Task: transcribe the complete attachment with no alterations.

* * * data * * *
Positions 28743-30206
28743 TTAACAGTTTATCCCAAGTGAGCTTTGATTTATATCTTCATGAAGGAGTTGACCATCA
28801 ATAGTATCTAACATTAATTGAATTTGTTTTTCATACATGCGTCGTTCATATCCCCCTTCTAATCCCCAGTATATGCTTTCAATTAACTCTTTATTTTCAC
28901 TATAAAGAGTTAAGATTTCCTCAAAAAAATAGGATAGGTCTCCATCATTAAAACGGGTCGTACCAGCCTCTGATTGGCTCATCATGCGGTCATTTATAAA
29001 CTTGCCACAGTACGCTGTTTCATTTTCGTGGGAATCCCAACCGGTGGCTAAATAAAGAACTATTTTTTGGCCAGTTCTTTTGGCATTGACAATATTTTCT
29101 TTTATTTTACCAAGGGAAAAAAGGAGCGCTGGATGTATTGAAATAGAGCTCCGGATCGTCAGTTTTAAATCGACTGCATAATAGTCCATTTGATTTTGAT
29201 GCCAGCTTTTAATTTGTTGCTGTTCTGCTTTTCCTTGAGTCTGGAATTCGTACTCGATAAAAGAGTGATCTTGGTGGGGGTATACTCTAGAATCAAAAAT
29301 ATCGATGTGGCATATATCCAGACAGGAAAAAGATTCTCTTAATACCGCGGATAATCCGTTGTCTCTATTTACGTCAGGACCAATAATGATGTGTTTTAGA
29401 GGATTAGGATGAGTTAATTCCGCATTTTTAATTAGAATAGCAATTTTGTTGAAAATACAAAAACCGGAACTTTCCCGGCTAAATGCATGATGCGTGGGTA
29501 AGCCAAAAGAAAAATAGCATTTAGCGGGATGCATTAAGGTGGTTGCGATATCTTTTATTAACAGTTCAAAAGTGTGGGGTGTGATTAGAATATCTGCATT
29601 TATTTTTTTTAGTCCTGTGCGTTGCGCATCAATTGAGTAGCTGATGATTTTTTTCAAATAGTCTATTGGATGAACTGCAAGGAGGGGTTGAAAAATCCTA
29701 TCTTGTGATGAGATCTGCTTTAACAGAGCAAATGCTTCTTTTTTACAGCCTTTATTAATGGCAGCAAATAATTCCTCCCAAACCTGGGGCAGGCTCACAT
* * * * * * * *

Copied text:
Positions 28743-30206
28743 TTAACAGTTTATCCCAAGTGAGCTTTGATTTATATCTTCATGAAGGAGTTGACCATCA
28801 ATAGTATCTAACATTAATTGAATTTGTTTTTCATACATGCGTCGTTCATATCCCCCTTCTAATCCCCAGTATATGCTTTCAATTAACTCTTTATTTTCAC
28901 TATAAAGAGTTAAGATTTCCTCAAAAAAATAGGATAGGTCTCCATCATTAAAACGGGTCGTACCAGCCTCTGATTGGCTCATCATGCGGTCATTTATAAA
29001 CTTGCCACAGTACGCTGTTTCATTTTCGTGGGAATCCCAACCGGTGGCTAAATAAAGAACTATTTTTTGGCCAGTTCTTTTGGCATTGACAATATTTTCT
29101 TTTATTTTACCAAGGGAAAAAAGGAGCGCTGGATGTATTGAAATAGAGCTCCGGATCGTCAGTTTTAAATCGACTGCATAATAGTCCATTTGATTTTGAT
29201 GCCAGCTTTTAATTTGTTGCTGTTCTGCTTTTCCTTGAGTCTGGAATTCGTACTCGATAAAAGAGTGATCTTGGTGGGGGTATACTCTAGAATCAAAAAT
29301 ATCGATGTGGCATATATCCAGACAGGAAAAAGATTCTCTTAATACCGCGGATAATCCGTTGTCTCTATTTACGTCAGGACCAATAATGATGTGTTTTAGA
29401 GGATTAGGATGAGTTAATTCCGCATTTTTAATTAGAATAGCAATTTTGTTGAAAATACAAAAACCGGAACTTTCCCGGCTAAATGCATGATGCGTGGGTA
29501 AGCCAAAAGAAAAATAGCATTTAGCGGGATGCATTAAGGTGGTTGCGATATCTTTTATTAACAGTTCAAAAGTGTGGGGTGTGATTAGAATATCTGCATT
29601 TATTTTTTTTAGTCCTGTGCGTTGCGCATCAATTGAGTAGCTGATGATTTTTTTCAAATAGTCTATTGGATGAACTGCAAGGAGGGGTTGAAAAATCCTA
29701 TCTTGTGATGAGATCTGCTTTAACAGAGCAAATGCTTCTTTTTTACAGCCTTTATTAATGGCAGCAAATAATTCCTCCCAAACCTGGGGCAGGCTCACAT